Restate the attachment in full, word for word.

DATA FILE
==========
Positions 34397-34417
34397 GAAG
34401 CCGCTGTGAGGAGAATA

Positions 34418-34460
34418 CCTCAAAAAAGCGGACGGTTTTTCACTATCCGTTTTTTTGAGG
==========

Positions 34397-34417
34397 GAAG
34401 CCGCTGTGAGGAGAATA

Positions 34418-34460
34418 CCTCAAAAAAGCGGACGGTTTTTCACTATCCGTTTTTTTGAGG